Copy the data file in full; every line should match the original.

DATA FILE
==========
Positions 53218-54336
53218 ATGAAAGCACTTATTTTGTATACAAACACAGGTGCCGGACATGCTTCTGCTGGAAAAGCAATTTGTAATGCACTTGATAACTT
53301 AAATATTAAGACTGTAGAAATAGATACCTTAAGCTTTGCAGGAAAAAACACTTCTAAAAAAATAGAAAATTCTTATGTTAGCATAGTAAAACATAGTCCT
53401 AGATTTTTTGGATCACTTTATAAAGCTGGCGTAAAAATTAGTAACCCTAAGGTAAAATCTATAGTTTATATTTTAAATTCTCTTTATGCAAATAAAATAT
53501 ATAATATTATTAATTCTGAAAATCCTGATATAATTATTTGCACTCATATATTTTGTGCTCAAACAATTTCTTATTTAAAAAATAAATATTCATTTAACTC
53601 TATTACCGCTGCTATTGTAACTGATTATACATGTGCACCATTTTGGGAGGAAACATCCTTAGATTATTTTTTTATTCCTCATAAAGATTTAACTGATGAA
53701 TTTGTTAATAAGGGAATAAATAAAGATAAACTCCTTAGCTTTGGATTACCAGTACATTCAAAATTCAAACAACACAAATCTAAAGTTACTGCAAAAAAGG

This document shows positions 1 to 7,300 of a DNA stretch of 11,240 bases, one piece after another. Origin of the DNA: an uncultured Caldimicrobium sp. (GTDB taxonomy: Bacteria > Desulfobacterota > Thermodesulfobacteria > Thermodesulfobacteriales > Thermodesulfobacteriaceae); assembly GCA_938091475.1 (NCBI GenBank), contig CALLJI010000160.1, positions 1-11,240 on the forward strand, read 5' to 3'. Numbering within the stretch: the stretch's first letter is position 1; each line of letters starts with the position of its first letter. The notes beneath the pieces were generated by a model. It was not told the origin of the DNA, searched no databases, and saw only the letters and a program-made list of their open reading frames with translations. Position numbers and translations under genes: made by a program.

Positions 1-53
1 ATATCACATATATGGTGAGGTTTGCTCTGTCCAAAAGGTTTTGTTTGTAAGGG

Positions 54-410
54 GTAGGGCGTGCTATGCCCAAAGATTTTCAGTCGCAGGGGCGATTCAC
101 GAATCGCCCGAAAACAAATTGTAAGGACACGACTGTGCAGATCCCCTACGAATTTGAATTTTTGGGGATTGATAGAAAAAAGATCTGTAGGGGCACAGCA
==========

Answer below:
Positions 53218-54336
53218 ATGAAAGCACTTATTTTGTATACAAACACAGGTGCCGGACATGCTTCTGCTGGAAAAGCAATTTGTAATGCACTTGATAACTT
53301 AAATATTAAGACTGTAGAAATAGATACCTTAAGCTTTGCAGGAAAAAACACTTCTAAAAAAATAGAAAATTCTTATGTTAGCATAGTAAAACATAGTCCT
53401 AGATTTTTTGGATCACTTTATAAAGCTGGCGTAAAAATTAGTAACCCTAAGGTAAAATCTATAGTTTATATTTTAAATTCTCTTTATGCAAATAAAATAT
53501 ATAATATTATTAATTCTGAAAATCCTGATATAATTATTTGCACTCATATATTTTGTGCTCAAACAATTTCTTATTTAAAAAATAAATATTCATTTAACTC
53601 TATTACCGCTGCTATTGTAACTGATTATACATGTGCACCATTTTGGGAGGAAACATCCTTAGATTATTTTTTTATTCCTCATAAAGATTTAACTGATGAA
53701 TTTGTTAATAAGGGAATAAATAAAGATAAACTCCTTAGCTTTGGATTACCAGTACATTCAAAATTCAAACAACACAAATCTAAAGTTACTGCAAAAAAGG

This document shows positions 1 to 7,300 of a DNA stretch of 11,240 bases, one piece after another. Origin of the DNA: an uncultured Caldimicrobium sp. (GTDB taxonomy: Bacteria > Desulfobacterota > Thermodesulfobacteria > Thermodesulfobacteriales > Thermodesulfobacteriaceae); assembly GCA_938091475.1 (NCBI GenBank), contig CALLJI010000160.1, positions 1-11,240 on the forward strand, read 5' to 3'. Numbering within the stretch: the stretch's first letter is position 1; each line of letters starts with the position of its first letter. The notes beneath the pieces were generated by a model. It was not told the origin of the DNA, searched no databases, and saw only the letters and a program-made list of their open reading frames with translations. Position numbers and translations under genes: made by a program.

Positions 1-53
1 ATATCACATATATGGTGAGGTTTGCTCTGTCCAAAAGGTTTTGTTTGTAAGGG

Positions 54-410
54 GTAGGGCGTGCTATGCCCAAAGATTTTCAGTCGCAGGGGCGATTCAC
101 GAATCGCCCGAAAACAAATTGTAAGGACACGACTGTGCAGATCCCCTACGAATTTGAATTTTTGGGGATTGATAGAAAAAAGATCTGTAGGGGCACAGCA